11/02/2015 – DATE Charter Approval

 11/02/2015 – Work/Business
eboard link icon Agenda Item – Approval of the DeKalb Academy of Technology & the Environment Charter School Renewal Petition

Trenton Arnold (Regional Superintendent, Region II, Division of School Leadership & Operational Support)

DeKalb Academy of Technology & the Environment Charter School, Inc. (DATE), submitted submitted a renewal petition to the DeKalb Board of Education and the DeKalb County School District to renew their charter contract to continue educating DeKalb County students.  DATE opened in 2005 and has renewed 3 times.  It’s gone to K-8 serving 750 students.  Expected enrollment in 2016 is 771.

DATE has maintained a waiting list in each grade.  Currently over 300 students.

It is requested that the Board of Education approve a charter for the DeKalb Academy of Technology & the Environment Charter School, Inc., subject to required changes to the submitted petition.

[00:02:06]

Vickie Turner (Dekalb Board of Education)

When the petition is reviewed by the team and various areas Need Improvement or Does Not Meet Requirements, is there accountability that makes sure they implement those things that?

Trenton Arnold

There is a review process and expectation those areas are addressed.  If not those areas are not substantiative enough to recommend denial.

[00:06:22]

Michael Erwin (Dekalb Board of Education)

It bothers me that there are areas that say Non Responsive.  It amazes me.

Trenton Arnold

It’s not uncommon.  There are various levels of understanding of what is asked of them.  That’s why we have multiple reviews.  We are reviewing our charter review process.

Michael Erwin

I understand what you’re saying.  For example, “Why do you want a charter?”.  That’s a fundamental question and it says non responsive.  We are entrusting them to educate our kids and they can’t answer the question.  It bothers me.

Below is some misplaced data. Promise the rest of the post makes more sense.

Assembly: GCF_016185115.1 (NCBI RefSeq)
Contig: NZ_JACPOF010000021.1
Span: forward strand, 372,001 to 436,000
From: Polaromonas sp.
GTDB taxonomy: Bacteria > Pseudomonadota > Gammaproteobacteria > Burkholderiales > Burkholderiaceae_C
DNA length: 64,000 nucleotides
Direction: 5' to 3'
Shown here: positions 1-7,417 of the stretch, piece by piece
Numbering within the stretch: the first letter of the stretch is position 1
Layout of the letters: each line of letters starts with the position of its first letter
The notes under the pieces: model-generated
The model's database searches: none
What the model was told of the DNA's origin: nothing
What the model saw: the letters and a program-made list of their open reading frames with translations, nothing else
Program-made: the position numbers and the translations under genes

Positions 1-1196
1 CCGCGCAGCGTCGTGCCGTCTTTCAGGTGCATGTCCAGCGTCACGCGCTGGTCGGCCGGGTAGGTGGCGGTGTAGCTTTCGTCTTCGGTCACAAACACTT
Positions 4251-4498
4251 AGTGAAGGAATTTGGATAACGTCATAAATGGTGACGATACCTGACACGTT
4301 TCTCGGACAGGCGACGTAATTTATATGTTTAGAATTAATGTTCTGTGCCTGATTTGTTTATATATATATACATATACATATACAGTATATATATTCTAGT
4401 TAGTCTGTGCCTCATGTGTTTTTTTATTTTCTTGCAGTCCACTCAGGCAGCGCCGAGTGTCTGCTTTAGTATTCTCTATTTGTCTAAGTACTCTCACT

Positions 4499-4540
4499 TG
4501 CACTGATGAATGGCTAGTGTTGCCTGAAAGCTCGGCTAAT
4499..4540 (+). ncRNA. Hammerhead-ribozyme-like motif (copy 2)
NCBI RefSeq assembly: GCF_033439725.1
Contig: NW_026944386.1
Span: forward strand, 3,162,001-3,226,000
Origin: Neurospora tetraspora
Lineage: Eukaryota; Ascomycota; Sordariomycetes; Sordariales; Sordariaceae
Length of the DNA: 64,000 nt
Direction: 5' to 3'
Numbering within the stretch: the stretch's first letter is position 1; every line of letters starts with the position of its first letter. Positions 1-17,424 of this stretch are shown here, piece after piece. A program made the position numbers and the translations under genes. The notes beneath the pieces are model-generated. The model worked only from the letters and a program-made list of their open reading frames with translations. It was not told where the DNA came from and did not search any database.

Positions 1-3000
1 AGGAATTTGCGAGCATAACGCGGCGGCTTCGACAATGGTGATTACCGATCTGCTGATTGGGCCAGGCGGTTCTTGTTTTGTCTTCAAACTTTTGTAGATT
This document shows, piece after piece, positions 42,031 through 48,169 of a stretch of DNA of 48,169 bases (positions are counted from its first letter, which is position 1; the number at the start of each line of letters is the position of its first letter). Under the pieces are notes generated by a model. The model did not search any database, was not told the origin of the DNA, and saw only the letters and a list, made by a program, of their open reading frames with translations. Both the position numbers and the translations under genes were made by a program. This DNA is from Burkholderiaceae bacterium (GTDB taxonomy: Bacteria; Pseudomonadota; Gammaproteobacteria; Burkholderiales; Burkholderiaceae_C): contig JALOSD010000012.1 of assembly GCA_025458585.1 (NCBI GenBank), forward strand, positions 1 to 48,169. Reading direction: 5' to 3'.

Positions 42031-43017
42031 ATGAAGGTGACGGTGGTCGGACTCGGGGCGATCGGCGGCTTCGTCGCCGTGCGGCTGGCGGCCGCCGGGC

[00:08:18]

Stan Jester (Dekalb Board of Education)

What I would say to that is we are not forcing people to go this school.  Annually we review their financial viability and academic achievement.  If they were falling below in any of these things we could come back and look at why.  It might be because they don’t know why they want a charter.

Personally, I’m more concerned if they are financially viable.  Are there scores good?  The fact that there is a 300 person waiting list tells me those parents are paying attention and they want to go into those schools.  What’s the waiting list to get into McNair Elementary?  It’s not 300 kids.  The parents know where they want to send their kids.

Generically speaking, what are we doing to reduce the waiting list?  This school is providing a need that is needed around the county.  I would like to see the waiting list for all charter schools going down such that it reflects we are giving the services the parents need.

Dr. Stephen Green (DeKalb Superintendent)

I don’t think we’ve had that discussion at this point.

Stan Jester

One thing that could be done would be finding out why they are going to these schools and provide that somewhere else.  If it’s too specific, then perhaps we can find a way to multiply that school or somehow provide that service especially if they are achieving the academic success we want to see and they are financially viable.

Dr. Joyce Morley (Dekalb Board of Education)

That was a really, really good question.  I agree, why do we want somebody that can’t seem to answer a simple question.

Mr. Jester, I cringe when you said nobody is on a waiting list to get into McNair.  There is probably not.  If you’re not going to have equity and children are not treated the same way, they don’t have the same things, they’re not a Fernbank, would you be on a waiting list?

We know what needs to be done.  If we can take and treat all schools the same, make the buildings look the same, bring in the same people, give them the same equipment.  I remember when I went to Towers, you had the big screens for the computers.  They weren’t in any other schools.  When we can make the North and the South be equal, when we can offer the same thing, then there will be a waiting list.  There should be a waiting list for every school.  Every child should want to go to every school.  Every parent should want their child in every school.